Will Iran’s Devastated Economy Follow Through on Raisi’s Promises?
On the last day of the Nowruz celebrations in Iran, the holy month of Ramadan began. Yet, despite the country’s worst economic crisis in decades, the Iranian people’s tables are still empty. Corruption, ineptitude, and recalcitrance are all contributing to the regime’s deepening economic woes, with the latter increasing the country’s international isolation and thus exacerbating its deep economic crises. Though the country’s tightly controlled state media and ministries manipulated and downplayed some facts, they shed light on the situation.
The state-run Mardom Salarie daily reported on April 7 that “14 million people in the country do not have decent jobs.” The minister of cooperatives, labor, and social welfare stated, This is in addition to the millions of unemployed young people with a degree. The regime’s Ministry of Cooperatives, Labor, and Social Welfare released an official report on Iran’s poverty line and impoverishment for the first time in August 2021.
“According to the data, the poverty line rose by 38% in 2020 compared to 2019.” The report, which was published on April 2 by the state-run Sharq daily, found that rising food and housing prices were the most important factors in lowering the poverty line in 2020.
Ebrahim Raisi attempted to portray himself as the “savior” of Iran’s crippled economy, best known for his role in the massacre of 30,000 political prisoners in 1988. Counting on an unscrupulous mass murderer like him to keep a regime afloat in the face of a volatile society is like asking an arsonist to put out a fire.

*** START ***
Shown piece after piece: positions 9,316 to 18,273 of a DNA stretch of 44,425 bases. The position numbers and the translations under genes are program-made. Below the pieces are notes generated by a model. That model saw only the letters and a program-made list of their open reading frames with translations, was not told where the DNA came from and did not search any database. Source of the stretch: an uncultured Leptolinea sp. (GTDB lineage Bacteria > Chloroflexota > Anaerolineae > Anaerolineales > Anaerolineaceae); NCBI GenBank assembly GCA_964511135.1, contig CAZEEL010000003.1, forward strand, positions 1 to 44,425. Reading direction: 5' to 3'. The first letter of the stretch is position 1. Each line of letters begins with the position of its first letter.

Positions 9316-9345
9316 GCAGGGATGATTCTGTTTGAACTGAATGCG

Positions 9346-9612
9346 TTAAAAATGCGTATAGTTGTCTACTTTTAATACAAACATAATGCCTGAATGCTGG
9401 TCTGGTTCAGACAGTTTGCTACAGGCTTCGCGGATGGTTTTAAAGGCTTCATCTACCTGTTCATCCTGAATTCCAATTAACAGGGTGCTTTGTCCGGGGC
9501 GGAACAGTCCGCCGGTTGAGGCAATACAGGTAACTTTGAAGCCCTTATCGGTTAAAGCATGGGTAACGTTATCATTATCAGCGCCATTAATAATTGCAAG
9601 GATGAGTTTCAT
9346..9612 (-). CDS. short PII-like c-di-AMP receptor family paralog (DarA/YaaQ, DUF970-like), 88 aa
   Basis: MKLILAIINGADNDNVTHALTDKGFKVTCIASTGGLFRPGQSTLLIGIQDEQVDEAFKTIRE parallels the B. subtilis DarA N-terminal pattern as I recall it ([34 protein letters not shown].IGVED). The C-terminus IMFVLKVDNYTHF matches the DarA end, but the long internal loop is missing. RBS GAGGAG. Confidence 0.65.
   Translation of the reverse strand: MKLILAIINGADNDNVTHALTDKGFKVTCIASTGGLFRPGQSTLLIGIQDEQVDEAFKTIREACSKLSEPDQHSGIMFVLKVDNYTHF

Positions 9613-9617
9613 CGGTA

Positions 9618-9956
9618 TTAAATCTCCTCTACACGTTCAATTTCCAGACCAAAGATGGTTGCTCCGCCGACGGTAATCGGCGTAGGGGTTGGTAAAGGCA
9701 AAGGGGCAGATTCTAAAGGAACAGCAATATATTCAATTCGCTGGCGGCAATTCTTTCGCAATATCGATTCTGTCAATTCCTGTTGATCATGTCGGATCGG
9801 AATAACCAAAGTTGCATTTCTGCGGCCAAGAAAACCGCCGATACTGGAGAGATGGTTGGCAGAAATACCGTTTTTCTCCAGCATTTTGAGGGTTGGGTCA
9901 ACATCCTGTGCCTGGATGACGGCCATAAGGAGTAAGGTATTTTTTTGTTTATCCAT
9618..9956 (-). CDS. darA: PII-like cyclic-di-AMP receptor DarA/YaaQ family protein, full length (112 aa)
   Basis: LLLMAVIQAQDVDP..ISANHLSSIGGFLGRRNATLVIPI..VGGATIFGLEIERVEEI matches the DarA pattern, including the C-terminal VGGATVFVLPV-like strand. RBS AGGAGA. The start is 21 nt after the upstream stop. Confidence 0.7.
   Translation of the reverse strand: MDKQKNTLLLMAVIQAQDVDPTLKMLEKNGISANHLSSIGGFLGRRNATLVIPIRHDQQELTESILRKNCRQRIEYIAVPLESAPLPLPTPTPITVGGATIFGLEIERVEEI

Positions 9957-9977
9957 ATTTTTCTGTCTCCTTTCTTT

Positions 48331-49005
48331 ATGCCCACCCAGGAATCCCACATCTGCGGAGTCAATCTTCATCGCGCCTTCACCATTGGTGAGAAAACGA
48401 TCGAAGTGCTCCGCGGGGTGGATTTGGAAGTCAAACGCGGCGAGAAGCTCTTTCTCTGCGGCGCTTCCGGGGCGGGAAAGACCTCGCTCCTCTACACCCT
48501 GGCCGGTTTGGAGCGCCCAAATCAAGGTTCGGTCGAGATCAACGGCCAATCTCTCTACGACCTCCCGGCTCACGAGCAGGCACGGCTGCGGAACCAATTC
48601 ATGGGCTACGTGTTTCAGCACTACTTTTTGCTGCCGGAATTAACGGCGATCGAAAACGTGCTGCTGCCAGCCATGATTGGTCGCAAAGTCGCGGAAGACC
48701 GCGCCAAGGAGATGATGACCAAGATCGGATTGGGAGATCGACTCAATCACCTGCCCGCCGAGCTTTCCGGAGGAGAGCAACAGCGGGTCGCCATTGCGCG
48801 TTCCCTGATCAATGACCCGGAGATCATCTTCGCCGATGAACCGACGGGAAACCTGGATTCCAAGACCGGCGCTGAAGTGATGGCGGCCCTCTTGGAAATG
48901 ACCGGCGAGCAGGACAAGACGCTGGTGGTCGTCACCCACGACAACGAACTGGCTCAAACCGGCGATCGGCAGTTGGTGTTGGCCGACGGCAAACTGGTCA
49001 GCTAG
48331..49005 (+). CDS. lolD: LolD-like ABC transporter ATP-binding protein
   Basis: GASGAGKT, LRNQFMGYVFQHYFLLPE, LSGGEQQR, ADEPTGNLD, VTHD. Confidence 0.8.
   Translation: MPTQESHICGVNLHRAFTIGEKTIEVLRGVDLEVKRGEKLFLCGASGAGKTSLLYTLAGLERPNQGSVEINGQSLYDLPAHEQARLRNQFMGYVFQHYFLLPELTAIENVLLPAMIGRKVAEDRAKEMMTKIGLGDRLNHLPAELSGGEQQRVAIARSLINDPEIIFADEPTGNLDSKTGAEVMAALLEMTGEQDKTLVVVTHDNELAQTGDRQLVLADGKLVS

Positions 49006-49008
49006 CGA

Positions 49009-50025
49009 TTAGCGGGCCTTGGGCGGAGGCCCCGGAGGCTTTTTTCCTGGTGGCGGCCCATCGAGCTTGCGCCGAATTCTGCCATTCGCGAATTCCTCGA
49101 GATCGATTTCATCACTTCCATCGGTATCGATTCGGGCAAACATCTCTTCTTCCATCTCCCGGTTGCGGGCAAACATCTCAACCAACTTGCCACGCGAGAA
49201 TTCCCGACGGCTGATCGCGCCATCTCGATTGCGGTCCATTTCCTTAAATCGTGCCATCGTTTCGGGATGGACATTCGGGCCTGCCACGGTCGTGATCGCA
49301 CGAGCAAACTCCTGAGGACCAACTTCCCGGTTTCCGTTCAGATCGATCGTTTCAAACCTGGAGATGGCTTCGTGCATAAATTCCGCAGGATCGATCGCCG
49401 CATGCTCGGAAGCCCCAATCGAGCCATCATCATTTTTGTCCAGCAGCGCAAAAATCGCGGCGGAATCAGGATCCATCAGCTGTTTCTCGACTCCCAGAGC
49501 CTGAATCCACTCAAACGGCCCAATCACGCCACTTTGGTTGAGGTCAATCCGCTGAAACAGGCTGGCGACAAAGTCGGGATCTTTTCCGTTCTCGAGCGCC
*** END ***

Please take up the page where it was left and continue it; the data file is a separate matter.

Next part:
Because he lacks any meaningful plans, Raisi has been making empty promises, abruptly visiting factories, making irrelevant comments, and issuing absurd orders, such as eradicating poverty in two weeks.
“Poverty has had enough of promises that aren’t fulfilled.” While MPs claim that each minute of parliament costs one billion rials, the result of these pointless gatherings is a sharp increase in the price of basic goods. In other words, you sour people’s memories of poverty,” admitted the state-run Hamdeli newspaper on April 5.
“Despite the government’s many promises to quickly revitalize and improve the country’s economic indicators, after seven months, inflation hovers around 40%, liquidity increased by more than 46%, unemployment is more than 12%, and we have the ever-widening gap between social classes,” the result of Raisi’s government was summed up in an article published on April 2.
“Despite [officials’] promises of lower inflation, liquidity, and economic growth, the facts on the ground, as seen by the public, contradict these promises.
The Iranian people have been promised a variety of things, including putting the proceeds of Iran’s vast oil wealth “on people’s tables,” “signing a deal with world powers to end economic woes,” and “combating corruption.” They are aware, however, that their misery is a result of the regime’s failed policies.
Protests by Iranians of all walks of life are sweeping the country, marking the most widespread expression of discontent since the country’s recent uprisings. These protests, combined with the country’s economic woes, have alarmed state media and officials, reviving the regime’s tumultuous uprising in November 2019.
“Unfortunately, as a result of the numerous issues, society’s tolerance is eroding on a daily basis.” On March 27, the state-run Sharq daily quoted economist Mohammad Razaghi as saying, “This has created a fragile situation for society, to the point where I’m concerned about the possibility of a social eruption due to livelihood crises.”